Breaking the Apple’s Code

26 07 2010

iphone-jailbreakAs if the ‘Antennagate’ debacle was not enough already for Apple, the US Government announced new rules today which in turn make the ‘Jailbreaking’ of all the Apple iDevices – iPods, iPads and iPhones by their owners totally legal. The ruling also legalizes the ‘Unlocking’ process of the Apple iPhone.

Jailbreaking is the term used for installing and running code or software on the Apple devices which hasn’t been approved by Apple. On the other hand, Unlocking is the process of breaking access control built in the phone so that it can be used with any network in the US or for that matter anyplace in the world. Presently, Apple’s iPhone is available through AT&T exclusively in the US.

Although the Jailbreaking and Unlocking processes were not entirely illegal, they did void Apple’s warranty. However, this new rule still doesn’t stop Apple from disabling jailbroken devices with its software updates – which means that the users will still void their warranty if they jailbreak and/or unlock their devices. The only thing which Apple can’t do now after these new rules are implemented, is enforce any legal action on the owner of such a jailbroken or unlocked device – which incidentally Apple hasn’t been interested in doing anyway, otherwise it wouldn’t have let the 6+ Million (and growing) jailbroken iDevice owners live in peace.

In all, the exemptions as per the new rules announced on Monday will:

  • allow owners of used cell phones to break access controls on their phones in order to switch wireless carriers.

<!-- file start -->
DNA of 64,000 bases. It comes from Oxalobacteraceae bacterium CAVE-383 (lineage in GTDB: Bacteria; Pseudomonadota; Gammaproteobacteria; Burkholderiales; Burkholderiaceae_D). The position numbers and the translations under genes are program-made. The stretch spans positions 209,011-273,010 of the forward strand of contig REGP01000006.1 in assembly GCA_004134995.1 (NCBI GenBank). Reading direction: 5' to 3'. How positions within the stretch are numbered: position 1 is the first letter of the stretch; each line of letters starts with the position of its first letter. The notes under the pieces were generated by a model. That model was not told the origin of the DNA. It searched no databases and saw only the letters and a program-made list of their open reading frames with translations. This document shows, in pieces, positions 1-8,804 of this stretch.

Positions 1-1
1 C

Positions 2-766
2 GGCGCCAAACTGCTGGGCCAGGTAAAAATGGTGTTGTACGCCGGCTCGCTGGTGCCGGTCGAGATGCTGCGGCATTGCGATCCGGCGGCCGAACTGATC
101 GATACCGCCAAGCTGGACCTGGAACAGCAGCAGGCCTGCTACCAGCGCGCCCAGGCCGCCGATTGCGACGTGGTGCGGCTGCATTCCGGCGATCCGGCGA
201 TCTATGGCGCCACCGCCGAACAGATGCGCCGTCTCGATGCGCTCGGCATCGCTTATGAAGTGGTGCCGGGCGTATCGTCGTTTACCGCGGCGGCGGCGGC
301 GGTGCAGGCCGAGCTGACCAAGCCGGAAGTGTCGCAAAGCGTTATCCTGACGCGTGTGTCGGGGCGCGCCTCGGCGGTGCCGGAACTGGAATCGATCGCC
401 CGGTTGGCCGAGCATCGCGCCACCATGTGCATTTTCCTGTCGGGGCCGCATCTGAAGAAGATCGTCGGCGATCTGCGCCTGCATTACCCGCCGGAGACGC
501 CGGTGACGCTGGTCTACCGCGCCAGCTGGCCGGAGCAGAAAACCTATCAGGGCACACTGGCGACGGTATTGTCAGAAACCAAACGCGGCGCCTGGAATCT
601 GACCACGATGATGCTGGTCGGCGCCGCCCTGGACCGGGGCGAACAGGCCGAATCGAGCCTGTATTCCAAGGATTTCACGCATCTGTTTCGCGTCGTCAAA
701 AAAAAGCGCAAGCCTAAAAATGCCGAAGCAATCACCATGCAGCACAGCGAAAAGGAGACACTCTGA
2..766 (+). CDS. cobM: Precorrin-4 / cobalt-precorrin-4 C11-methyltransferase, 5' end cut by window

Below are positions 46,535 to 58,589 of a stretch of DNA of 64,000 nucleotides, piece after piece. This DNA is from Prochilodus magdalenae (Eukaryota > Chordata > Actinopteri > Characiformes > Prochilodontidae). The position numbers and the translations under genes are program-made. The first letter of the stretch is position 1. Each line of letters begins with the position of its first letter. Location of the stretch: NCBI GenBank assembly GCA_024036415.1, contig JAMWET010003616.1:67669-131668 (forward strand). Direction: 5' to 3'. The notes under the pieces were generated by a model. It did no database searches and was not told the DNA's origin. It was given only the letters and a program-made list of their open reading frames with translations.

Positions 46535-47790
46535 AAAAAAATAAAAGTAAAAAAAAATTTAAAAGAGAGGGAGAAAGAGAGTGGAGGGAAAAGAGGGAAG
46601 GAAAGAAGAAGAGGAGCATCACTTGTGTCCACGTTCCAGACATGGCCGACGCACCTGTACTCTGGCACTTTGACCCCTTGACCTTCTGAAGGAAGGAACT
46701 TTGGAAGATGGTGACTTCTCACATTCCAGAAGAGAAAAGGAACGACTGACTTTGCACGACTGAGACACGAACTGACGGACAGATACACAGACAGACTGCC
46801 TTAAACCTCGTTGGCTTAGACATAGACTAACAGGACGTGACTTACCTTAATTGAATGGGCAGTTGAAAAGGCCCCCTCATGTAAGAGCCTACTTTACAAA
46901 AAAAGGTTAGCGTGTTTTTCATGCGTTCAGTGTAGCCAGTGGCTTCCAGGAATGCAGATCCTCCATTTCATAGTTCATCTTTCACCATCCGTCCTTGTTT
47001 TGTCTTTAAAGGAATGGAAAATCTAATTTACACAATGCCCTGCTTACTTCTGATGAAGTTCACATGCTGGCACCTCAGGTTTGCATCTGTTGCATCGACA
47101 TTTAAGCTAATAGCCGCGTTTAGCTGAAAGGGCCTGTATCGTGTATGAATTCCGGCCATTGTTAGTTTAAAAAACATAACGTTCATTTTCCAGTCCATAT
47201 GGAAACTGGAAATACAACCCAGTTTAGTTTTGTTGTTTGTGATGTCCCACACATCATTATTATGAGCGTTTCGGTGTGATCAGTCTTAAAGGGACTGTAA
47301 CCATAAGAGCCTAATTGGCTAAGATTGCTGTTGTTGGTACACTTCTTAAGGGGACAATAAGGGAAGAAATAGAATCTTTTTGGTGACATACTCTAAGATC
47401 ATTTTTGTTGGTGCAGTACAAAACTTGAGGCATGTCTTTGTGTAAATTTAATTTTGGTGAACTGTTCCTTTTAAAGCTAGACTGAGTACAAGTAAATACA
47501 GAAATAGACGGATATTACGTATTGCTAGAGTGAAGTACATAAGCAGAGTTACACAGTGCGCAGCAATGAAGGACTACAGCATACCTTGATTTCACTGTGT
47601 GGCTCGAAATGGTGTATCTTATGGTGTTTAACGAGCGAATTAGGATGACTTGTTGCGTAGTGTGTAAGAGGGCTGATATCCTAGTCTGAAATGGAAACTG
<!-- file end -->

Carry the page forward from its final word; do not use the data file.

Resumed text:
• allow people to break technical protections on video games to investigate or correct security flaws.
  • allow college professors, film students and documentary filmmakers to break copy-protection measures on DVDs so they can embed clips for educational purposes, criticism, commentary and noncommercial videos.
  • allow computer owners to bypass the need for external security devices called dongles if the dongle no longer works and cannot be replaced.
  • allow blind people to break locks on electronic books so that they can use them with read-aloud software and similar aides.

The new rules will take effect from Tuesday and will last at least 3 years as the Library of Congress, which oversees the Copyright Office in the United States, reviews and authorizes exemptions every three years to ensure that the law does not prevent certain non-infringing uses of copyright-protected material.

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2 responses

27 07 2010
the Success Ladder

Wonderful site and theme, would really like to see a bit more content though!
Great post all around, added your XML feed! Love this theme, too!

27 07 2010
Vicks

Thanks for the appreciation pal… It’s because of people like you that I get the encouragement to post more and more. 🙂

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